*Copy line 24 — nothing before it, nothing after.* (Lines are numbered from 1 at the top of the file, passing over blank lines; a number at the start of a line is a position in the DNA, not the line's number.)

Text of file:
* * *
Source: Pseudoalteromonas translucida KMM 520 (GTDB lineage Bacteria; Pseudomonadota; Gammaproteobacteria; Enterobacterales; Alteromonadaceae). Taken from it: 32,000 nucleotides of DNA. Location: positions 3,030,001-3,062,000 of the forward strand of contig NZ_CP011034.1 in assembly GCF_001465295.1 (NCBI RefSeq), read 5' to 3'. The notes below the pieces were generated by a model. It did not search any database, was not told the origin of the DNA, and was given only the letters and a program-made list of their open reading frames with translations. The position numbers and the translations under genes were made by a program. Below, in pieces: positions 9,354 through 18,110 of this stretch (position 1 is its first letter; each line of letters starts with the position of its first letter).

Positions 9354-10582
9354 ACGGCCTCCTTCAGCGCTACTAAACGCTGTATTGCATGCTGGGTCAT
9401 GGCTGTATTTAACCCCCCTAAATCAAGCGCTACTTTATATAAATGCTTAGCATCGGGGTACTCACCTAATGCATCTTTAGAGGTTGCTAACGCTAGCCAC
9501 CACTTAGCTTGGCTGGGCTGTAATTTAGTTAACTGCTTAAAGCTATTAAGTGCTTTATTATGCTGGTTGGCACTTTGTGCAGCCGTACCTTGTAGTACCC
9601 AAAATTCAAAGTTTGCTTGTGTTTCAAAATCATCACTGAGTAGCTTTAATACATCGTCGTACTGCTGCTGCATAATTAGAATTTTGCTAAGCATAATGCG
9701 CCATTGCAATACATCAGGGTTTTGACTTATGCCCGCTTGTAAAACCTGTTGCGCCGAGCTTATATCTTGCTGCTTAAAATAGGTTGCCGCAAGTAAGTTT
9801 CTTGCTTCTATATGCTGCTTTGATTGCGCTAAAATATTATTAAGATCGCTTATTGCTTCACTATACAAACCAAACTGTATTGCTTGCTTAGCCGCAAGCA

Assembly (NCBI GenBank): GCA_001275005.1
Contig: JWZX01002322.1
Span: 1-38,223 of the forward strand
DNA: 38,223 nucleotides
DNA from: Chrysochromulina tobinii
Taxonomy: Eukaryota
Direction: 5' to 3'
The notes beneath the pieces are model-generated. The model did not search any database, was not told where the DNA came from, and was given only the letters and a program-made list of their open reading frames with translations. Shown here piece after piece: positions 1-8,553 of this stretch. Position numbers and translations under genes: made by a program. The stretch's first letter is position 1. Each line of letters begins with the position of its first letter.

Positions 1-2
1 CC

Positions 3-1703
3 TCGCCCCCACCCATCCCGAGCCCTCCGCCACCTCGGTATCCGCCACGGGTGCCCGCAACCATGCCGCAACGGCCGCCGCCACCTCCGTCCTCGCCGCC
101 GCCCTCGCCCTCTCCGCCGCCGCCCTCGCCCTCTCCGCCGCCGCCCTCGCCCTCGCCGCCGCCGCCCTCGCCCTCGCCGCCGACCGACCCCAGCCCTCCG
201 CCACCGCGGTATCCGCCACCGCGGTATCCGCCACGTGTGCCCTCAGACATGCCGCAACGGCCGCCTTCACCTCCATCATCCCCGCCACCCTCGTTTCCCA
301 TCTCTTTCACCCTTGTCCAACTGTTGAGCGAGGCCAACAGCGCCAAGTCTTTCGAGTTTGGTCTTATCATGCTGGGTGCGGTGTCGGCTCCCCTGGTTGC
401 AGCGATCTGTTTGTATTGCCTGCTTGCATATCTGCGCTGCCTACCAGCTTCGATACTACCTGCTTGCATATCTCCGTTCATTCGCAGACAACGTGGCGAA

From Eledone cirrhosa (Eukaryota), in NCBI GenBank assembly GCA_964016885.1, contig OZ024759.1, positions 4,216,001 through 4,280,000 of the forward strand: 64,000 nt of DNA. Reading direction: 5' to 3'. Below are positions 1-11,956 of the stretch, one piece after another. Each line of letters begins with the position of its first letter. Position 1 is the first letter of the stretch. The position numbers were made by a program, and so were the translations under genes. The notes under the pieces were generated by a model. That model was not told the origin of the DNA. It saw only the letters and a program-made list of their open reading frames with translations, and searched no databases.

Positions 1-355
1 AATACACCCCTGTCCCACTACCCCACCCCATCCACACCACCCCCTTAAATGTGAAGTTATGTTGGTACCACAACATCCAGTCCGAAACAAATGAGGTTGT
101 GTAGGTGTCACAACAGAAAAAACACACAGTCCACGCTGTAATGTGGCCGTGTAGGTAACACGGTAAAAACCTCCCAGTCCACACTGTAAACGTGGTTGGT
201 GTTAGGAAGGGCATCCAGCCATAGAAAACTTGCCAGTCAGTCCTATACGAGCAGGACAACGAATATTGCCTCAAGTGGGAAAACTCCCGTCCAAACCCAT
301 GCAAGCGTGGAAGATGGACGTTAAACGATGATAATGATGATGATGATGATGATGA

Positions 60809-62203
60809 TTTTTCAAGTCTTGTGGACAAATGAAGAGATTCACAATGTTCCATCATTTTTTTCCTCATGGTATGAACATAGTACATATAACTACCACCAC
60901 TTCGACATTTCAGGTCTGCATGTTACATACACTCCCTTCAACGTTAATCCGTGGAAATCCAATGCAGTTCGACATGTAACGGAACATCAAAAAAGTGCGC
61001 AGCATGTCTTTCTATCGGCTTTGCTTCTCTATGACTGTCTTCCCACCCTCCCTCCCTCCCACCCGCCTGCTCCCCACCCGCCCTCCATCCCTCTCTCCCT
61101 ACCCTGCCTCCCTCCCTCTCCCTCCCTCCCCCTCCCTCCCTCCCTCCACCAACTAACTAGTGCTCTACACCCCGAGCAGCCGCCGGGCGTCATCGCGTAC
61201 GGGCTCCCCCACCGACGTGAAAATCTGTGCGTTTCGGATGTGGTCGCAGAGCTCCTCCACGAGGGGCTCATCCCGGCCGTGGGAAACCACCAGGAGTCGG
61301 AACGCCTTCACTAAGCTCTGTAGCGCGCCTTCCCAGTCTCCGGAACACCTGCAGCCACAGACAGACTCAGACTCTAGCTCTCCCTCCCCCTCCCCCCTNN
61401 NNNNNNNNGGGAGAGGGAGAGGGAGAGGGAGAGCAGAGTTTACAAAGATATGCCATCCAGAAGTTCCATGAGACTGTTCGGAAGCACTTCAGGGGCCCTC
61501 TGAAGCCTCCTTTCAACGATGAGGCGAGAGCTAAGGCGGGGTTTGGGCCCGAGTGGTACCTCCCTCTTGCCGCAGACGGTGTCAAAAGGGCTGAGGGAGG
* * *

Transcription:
401 AGCGATCTGTTTGTATTGCCTGCTTGCATATCTGCGCTGCCTACCAGCTTCGATACTACCTGCTTGCATATCTCCGTTCATTCGCAGACAACGTGGCGAA